What are we going to do about all these self-centered brats at work? You see them all the time: demanding respect without earning it, seeking praise without lifting a finger, and shirking accountability.
Oh, you thought I was talking about entitled Millennials? Actually, I was referring to all those spoiled bosses running around.
Often as individuals advance to positions of leadership, many develop a sense of entitlement. Think it doesn’t matter? Think again. A growing body of research shows that poor leadership is bad for morale at work:
Regardless of your position, everything is earned and nothing is given to you. And if you’re the boss, how can you lecture the “entitlement generation” about changing their ways if they see the exact same behaviors coming from you?
If you want your organization to Thrive and not Just Survive, always know that your attitude and behavior set an example for everyone else — and that primary responsibility for ending the “culture of entitlement” in the workplace rests with those in leadership roles.
How do you know the Entitled Leader when you meet them? Psychologist and executive coach Jasbindar Singh says too many folks get seduced by the “position, power, privilege, and perks” of being in charge. She notices that the worst offenders usually lack the self-awareness that they are even acting entitled!
An entitlement attitude is correlated with “…self-serving beliefs and behaviors, narcissistic personalities, and arrogance. Conversely, empathy — the ability to put yourself in another person’s shoes — tends to be low.”
Mark Sanborn, CEO of leadership development firm Sanborn & Associates, Inc., identifies five so-called “entitlement traps” that he’s seen bosses fall into:
Over the years, I’ve also observed way too many folks who think that a fancy title means they don’t have to face accountability. Only the “underlings” have to answer for their decisions, while the “boss” gets to do whatever he or she wants and nobody can call them out on it.
What happens when a leader thinks respect is a right, not a privilege to be earned? Here are just a few of the ways an entitled attitude among leadership can hurt your organization:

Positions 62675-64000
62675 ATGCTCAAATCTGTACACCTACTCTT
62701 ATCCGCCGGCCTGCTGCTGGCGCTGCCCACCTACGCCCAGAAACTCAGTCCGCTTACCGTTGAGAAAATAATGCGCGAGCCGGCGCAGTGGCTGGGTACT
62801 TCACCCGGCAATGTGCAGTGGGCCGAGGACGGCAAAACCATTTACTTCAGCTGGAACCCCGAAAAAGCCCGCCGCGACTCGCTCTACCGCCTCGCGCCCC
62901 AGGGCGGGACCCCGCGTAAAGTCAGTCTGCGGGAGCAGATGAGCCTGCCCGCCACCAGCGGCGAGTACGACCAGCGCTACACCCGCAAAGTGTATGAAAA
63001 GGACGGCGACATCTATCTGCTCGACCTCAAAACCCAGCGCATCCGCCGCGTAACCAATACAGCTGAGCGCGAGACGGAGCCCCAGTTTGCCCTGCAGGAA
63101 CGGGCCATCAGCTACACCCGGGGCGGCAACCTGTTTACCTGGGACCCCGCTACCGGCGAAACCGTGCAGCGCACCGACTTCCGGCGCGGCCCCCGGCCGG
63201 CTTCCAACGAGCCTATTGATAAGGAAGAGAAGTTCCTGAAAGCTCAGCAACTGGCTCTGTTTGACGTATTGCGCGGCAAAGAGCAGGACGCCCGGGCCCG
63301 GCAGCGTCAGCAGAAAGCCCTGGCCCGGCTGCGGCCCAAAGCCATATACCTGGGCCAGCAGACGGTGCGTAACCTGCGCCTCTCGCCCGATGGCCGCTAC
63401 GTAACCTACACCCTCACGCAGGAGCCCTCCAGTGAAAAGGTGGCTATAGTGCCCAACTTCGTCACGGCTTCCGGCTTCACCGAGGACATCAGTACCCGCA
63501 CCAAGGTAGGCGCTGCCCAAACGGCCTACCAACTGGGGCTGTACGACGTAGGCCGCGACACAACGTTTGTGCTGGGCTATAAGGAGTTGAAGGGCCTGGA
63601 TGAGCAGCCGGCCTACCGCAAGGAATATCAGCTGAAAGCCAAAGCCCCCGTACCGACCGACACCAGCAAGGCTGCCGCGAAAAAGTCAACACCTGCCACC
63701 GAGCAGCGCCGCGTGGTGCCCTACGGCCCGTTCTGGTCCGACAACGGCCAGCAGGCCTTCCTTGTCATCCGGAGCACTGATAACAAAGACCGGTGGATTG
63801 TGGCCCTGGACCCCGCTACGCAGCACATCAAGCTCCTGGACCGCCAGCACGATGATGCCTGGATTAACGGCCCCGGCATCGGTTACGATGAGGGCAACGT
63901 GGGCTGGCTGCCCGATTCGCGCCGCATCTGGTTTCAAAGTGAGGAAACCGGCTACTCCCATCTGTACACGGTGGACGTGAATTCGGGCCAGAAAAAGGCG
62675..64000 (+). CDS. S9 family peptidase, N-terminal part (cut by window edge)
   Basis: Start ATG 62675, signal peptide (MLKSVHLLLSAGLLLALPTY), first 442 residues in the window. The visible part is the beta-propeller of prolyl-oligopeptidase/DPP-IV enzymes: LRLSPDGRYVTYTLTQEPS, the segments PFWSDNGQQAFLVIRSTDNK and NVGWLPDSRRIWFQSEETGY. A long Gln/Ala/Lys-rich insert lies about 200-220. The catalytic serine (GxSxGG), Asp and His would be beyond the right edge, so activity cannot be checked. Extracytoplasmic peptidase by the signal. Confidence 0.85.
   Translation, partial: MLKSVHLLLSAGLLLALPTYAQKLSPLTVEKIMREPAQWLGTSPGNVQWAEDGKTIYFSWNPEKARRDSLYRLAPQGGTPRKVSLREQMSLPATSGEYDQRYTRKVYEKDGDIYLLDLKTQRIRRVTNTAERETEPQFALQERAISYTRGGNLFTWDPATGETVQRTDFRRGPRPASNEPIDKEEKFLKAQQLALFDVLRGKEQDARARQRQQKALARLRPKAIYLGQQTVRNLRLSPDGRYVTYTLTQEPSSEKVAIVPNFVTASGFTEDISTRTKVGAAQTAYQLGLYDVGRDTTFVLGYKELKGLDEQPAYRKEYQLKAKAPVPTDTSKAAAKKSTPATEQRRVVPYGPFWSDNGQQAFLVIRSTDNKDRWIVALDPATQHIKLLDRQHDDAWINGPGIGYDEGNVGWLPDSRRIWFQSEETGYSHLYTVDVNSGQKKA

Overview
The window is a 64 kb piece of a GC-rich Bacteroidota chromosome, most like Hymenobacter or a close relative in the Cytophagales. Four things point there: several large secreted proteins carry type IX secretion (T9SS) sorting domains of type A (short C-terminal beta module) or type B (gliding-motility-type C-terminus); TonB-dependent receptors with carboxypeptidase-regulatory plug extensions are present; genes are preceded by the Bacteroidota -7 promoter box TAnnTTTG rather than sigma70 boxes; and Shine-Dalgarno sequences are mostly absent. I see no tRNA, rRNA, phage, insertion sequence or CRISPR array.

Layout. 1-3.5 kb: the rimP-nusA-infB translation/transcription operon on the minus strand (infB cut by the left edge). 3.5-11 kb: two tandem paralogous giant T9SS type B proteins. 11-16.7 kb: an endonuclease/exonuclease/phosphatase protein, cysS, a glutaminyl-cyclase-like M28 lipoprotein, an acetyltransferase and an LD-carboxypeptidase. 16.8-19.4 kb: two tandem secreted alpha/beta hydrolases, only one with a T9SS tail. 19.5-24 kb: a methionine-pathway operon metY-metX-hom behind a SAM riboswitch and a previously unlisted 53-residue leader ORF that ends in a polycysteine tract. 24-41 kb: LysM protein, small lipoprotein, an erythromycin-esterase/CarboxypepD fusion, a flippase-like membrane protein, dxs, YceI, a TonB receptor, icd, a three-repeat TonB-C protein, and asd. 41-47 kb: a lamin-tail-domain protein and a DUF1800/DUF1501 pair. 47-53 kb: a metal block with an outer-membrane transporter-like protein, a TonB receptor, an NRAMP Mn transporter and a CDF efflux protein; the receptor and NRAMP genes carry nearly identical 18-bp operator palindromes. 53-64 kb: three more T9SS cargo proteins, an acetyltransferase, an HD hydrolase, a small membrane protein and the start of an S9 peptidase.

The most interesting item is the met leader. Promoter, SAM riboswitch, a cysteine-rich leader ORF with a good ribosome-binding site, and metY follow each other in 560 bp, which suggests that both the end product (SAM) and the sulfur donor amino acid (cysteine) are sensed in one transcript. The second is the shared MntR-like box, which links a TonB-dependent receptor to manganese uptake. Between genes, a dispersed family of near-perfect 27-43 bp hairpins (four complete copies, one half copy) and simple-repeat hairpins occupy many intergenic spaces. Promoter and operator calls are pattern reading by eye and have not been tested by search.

By now you may be asking how you can avoid falling into Sanborn’s “entitlement trap.” Here are some good habits that, in my experience, tend to separate the Great Leaders from the Entitled Leaders.
Learn the skill of self-awareness. Notice when you may be acting from a sense of entitlement instead of a spirit of cooperation and service to your team and clients. Cultivate an ability to manage your emotions, even in times of crisis.
Practice empathy when making decisions and interacting with other people. Be mindful of their thoughts and feelings as well as your own.
Remember the old saying, “you have two ears and one mouth for a reason.”
The Entitled Leader thinks they know it all, while the Great Leader has no problem delegating responsibility and leaning on the expertise of trusted team members. Seek out input from others — managers, colleagues, and customers — when making decisions.
According to Dr. Robert Emmons, a psychology professor at the University of California-Davis, the entitlement mentality flourishes in the absence of gratitude. Give your people the chance to shine by playing to their strengths, and then offer sincere praise for their accomplishments.
Let your team see you getting down in the trenches and doing the same hard work you’re asking them to do. Whenever sacrifices of time or money become necessary, be willing to take on some of the burden yourself instead of casting it all off on other people.
You probably already know that the entitlement mentality is bad for business — but so are bad leadership skills! Ending the so-called “entitlement culture” starts at the top. And remember, when it comes to things like respect, trust, sacrifice, and appreciation, you’ve got to give if you want to receive.
By eliminating the entitlement mentality from your leadership practices, you’ll help your organization — and your people — to Thrive and not Just Survive!
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